When writers flail

If you are required (or if you require yourself) to produce pieces of writing on a regular basis, flailing is unavoidable. The definition of “flail” is visually delightful: to wave or swing or cause to wave or swing wildly. lindy-e1378959751286Lindyhoppers and jitterbuggers come to mind instantly, their hands waving and flapping, the girls’ skirts swinging out, the couples dancing wildly.

Unfortunately, that picture leaves out the other part of the definition of “flail”: to flounder, struggle uselessly, thrash, writhe. Uh-oh. Now we’re getting closer to the writer’s truth.

This flailing issue presented itself when I was flailing around, trying to think of what to write for TBUHB for a December 22 post that very few people would be likely to read. Does anyone want to read blog posts when there are only three days until Christmas? This is discouraging to a blog-writer.

On the other hand, if people prefer to shop and bake cookies instead of reading a blog post, then it’s only fair for me to be allowed to flail as much as I want. Freedom to flail, without fear of flailure!

Anyway, flailing came up because my thought about what to write today was a bounce off a really wonderful article in the November 4, 2014 New York Times, called “As a Writer, What Influences You Other Than Books?” Okay, I lied: it’s a half-wonderful article.

The piece is one of the regular NYT series called “Bookends,” in which two writers answer the same question, each in his or her own particular way. In this case, Thomas Mallon aces it with this answer: “I keep photos around me while I write the way other authors keep music in the background, as a kind of atmospheric stimulation.”

Nice. Clear. A cogent explanation of how the photos work for him.

James Parker, however, answered the question like this: “From my fellow bakers, I learned about industry and cohesion and the moral obligation to be cheerful.”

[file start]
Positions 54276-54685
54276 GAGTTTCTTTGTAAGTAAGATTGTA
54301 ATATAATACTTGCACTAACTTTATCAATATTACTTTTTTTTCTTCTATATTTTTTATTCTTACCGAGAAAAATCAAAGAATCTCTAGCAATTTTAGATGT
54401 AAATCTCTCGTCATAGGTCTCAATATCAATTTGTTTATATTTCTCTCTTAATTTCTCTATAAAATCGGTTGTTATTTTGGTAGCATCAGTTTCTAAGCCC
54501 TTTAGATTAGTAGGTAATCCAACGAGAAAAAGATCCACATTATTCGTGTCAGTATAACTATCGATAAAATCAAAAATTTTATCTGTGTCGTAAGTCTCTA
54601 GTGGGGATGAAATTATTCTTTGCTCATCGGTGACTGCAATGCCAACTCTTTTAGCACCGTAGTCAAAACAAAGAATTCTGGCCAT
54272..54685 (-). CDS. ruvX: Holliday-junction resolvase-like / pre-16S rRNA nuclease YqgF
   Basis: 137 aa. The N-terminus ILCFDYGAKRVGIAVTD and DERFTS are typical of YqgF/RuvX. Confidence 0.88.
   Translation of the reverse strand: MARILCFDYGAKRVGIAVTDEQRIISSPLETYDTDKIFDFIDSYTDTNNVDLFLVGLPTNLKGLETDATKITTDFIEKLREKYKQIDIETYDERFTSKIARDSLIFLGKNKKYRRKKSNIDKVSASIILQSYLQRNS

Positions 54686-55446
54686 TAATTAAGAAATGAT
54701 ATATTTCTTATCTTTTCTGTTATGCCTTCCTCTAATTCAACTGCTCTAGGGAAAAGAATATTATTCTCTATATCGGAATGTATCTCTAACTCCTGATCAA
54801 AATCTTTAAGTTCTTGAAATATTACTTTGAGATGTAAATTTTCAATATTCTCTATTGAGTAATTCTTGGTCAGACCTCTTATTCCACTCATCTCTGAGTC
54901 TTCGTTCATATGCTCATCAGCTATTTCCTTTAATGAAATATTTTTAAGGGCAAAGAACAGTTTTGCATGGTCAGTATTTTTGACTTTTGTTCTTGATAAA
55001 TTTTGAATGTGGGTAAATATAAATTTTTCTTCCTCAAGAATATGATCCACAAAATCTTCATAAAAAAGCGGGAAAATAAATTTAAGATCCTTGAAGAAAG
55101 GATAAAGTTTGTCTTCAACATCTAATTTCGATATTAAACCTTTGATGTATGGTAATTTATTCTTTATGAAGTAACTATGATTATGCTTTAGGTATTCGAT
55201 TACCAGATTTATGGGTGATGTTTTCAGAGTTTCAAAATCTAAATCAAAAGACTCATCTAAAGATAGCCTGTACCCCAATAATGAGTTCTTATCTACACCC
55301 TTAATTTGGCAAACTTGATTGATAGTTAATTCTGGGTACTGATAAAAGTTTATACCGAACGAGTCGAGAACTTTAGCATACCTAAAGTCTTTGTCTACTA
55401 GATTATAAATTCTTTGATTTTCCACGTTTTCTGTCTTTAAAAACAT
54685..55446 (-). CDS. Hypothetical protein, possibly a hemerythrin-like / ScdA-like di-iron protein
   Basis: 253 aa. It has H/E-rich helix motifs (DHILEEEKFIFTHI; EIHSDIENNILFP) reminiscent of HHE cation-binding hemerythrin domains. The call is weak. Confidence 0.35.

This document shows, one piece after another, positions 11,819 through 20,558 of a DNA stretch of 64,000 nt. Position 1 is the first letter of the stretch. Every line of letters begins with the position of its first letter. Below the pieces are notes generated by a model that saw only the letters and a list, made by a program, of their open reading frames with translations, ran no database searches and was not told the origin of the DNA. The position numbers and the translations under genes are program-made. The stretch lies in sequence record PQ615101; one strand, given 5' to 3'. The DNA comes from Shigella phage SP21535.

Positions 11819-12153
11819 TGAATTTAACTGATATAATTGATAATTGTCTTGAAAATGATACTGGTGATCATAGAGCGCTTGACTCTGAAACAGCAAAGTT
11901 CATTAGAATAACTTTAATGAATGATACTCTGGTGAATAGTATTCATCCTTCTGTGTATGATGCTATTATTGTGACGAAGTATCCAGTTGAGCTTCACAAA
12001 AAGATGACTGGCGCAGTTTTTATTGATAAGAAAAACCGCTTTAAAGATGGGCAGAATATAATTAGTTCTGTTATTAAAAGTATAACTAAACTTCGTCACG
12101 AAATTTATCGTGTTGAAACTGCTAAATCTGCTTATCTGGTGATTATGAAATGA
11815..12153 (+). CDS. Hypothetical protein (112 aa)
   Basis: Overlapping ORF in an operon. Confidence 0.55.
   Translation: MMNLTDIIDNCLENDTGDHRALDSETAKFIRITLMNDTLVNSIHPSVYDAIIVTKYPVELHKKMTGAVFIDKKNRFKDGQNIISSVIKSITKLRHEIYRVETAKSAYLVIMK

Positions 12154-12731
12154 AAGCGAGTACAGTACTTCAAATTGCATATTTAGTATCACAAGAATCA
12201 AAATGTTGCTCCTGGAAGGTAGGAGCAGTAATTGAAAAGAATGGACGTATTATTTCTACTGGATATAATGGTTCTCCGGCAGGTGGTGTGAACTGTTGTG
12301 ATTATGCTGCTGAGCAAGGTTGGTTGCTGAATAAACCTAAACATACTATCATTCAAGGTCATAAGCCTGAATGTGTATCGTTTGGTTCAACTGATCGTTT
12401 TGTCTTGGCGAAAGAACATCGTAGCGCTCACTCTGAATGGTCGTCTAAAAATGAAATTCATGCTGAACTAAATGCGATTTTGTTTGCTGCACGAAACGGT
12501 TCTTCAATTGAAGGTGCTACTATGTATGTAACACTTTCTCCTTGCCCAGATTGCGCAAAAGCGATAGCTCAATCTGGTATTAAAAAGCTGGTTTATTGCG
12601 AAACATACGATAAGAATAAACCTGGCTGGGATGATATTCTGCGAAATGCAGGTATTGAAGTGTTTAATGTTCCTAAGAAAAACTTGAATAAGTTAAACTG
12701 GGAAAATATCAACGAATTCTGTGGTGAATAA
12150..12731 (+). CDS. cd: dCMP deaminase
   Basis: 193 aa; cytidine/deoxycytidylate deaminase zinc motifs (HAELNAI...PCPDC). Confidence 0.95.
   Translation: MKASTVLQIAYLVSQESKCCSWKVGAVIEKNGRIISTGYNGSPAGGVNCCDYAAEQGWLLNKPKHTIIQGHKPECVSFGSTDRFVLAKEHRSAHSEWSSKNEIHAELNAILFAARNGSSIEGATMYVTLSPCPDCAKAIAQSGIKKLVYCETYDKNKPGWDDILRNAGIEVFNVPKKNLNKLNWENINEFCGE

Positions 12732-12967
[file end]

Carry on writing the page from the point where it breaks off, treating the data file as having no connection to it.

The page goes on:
Obscure. Obtuse. Moral obligation to be cheerful?

So okay, he’s opting for puckish in his answer to the basic question. He also states that his “greatest nonliterary influences have been drummers, comedians and bakers.” The rest of his text is—I think—supposed to be amusing and clever, whimsical and offbeat, a pyrotechnic display of references and allusions. Which reads a lot like flailing.

One of the outstanding characteristics of flailing (in writing) is confusion. Another is deflection. A third is showing off. All of these conspire to distract the reader from noticing that not much is being said. It amounts to the writer’s version of sleight of hand. As I read and reread the Parker half of the piece, I understood less and less of what he was writing about.

And as I read and reread Parker’s flailing, I cared less and less about whatever point he was trying to make. If there was a point about what influences him, it got lost among the jazzy phrases; it hared off in odd directions, one after another. It made me think of being cornered at a party by a stoned kid who was absolutely sure he was making scintillating sense and, worse, that his captive audience gave a damn.

And yet his wind-up brought me back to my holiday-season-induced flailing with a thump. Here he is still dithering on about the lessons learned in the bakery where he once worked:

If you’re depressed, maimed, crocked in some way, fair enough—let us know. But if not, then in the name of humanity stop moaning. Keep a lightness about you, a readiness. Preserve the digestions of your co-workers; spare them your mutterings and vibings. It’s highly nonliterary, but there we are: be nice.

I like that. It’s good advice, even if it has nothing to do with the original question. It’s a tough time of year: BE NICE.

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FYI / Independent Bookstores from Coast to Coast

Alley Cat Books, San Francisco, CA

Titcomb’s Bookshop, East Sandwich, MA

The Velveteen Rabbit Bookshop, Fort Atkinson, WI

 

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